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This report shares learning from power building groups across the country about the organizational capacities that are uniquely required to build community power— including knowledge, resources, patterns of thinking and being. 

Among the capacities for building power are three core capacities: the capacity to organize communities, deepen equity, and cultivate leadership and leaders.

The core capacities are reinforced by others, including the capacity to nurture and sustain networks; generate financial resources; change culture and narratives; carry out research, advocacy, and policy implementation, regulation, and law; and provide services and mutual aid.

These capacities for building power are overlapping, interconnected, mutually reinforcing, and constantly changing. Capacities shape and spill into each other; as such, no single framework or list captures the multifaceted and complex ways community power building organizations embody these capacities.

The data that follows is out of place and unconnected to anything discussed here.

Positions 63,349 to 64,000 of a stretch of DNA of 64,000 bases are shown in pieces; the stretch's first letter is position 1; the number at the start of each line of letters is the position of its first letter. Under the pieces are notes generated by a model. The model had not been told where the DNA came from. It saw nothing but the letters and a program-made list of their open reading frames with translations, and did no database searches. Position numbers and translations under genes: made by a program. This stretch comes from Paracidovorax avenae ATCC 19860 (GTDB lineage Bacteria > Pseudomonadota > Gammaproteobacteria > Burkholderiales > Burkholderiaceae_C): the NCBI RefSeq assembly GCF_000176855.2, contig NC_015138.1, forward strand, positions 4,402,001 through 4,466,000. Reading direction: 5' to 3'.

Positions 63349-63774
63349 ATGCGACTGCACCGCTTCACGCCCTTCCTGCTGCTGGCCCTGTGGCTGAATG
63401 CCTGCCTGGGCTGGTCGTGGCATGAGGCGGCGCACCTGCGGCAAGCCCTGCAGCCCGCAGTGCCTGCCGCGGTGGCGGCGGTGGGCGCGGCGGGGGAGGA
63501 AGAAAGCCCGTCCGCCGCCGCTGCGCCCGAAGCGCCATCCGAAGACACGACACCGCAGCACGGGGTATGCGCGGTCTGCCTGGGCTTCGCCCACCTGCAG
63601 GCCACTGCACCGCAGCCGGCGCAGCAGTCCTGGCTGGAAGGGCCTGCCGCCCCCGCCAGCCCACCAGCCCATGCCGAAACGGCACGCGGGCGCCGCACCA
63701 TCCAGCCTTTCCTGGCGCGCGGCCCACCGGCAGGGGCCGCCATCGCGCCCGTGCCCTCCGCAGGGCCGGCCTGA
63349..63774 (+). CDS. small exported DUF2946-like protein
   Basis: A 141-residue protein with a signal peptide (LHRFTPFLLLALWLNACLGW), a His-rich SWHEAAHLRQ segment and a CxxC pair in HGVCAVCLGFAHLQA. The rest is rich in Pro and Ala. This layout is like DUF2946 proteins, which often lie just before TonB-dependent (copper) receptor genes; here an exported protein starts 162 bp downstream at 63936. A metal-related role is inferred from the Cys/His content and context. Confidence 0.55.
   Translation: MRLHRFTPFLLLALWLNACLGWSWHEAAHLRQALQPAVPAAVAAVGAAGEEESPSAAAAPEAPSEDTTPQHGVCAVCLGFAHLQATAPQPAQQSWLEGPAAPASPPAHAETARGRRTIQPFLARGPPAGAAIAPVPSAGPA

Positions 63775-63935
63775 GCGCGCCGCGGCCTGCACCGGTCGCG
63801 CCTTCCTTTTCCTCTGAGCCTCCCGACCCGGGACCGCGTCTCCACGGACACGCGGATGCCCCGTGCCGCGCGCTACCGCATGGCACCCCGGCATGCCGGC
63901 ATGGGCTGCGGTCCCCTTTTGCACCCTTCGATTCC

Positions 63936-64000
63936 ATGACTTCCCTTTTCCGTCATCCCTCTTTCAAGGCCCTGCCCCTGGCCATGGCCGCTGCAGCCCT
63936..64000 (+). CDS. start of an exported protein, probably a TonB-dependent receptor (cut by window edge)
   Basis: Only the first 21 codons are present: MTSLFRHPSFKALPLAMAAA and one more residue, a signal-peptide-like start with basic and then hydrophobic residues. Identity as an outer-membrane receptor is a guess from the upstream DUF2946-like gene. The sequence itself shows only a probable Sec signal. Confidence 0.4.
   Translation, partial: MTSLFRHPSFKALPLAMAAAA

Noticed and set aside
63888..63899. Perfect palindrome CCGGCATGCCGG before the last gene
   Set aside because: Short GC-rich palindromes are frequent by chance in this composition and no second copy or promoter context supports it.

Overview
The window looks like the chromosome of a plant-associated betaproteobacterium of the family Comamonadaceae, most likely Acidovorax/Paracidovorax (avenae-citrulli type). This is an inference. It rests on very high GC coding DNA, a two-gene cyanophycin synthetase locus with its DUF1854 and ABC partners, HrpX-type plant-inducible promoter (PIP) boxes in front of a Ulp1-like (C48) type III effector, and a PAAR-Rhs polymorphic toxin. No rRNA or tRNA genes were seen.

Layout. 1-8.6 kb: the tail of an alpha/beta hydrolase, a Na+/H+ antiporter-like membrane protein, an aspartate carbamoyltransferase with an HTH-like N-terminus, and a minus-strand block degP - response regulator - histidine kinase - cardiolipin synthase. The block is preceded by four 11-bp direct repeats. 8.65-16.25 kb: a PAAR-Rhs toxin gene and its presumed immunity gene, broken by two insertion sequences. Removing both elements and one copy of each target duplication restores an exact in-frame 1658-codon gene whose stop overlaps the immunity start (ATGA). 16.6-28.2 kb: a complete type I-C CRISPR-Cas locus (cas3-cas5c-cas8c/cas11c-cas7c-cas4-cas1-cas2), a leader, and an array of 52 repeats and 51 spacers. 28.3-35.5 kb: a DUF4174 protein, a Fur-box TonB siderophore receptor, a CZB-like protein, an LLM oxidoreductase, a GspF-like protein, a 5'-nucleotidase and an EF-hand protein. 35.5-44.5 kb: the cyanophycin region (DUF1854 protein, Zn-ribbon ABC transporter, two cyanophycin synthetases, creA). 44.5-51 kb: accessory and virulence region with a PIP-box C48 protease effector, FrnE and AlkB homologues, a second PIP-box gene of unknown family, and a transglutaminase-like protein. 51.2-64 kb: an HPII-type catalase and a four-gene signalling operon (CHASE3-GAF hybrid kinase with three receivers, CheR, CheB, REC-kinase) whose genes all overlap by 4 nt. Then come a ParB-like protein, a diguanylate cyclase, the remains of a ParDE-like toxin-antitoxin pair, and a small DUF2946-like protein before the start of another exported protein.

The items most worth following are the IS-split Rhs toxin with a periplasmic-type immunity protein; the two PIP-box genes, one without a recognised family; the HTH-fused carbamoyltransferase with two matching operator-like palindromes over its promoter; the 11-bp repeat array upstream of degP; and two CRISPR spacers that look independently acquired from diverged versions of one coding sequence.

The report also shares recommendations to potential partners of community power building groups, and how they might best support their efforts.

This report was created with support from the Robert Wood Johnson Foundation and its Lead Local initiative. Lead Local was a collaborative research project bringing together power-building leaders in the fields of community organizing, advocacy, and research. It sought to answer the question: How does community power catalyze, create and sustain conditions for healthy communities? To learn more about Lead Local, including who participated in the initiative, please visit https://www.lead-local.org/.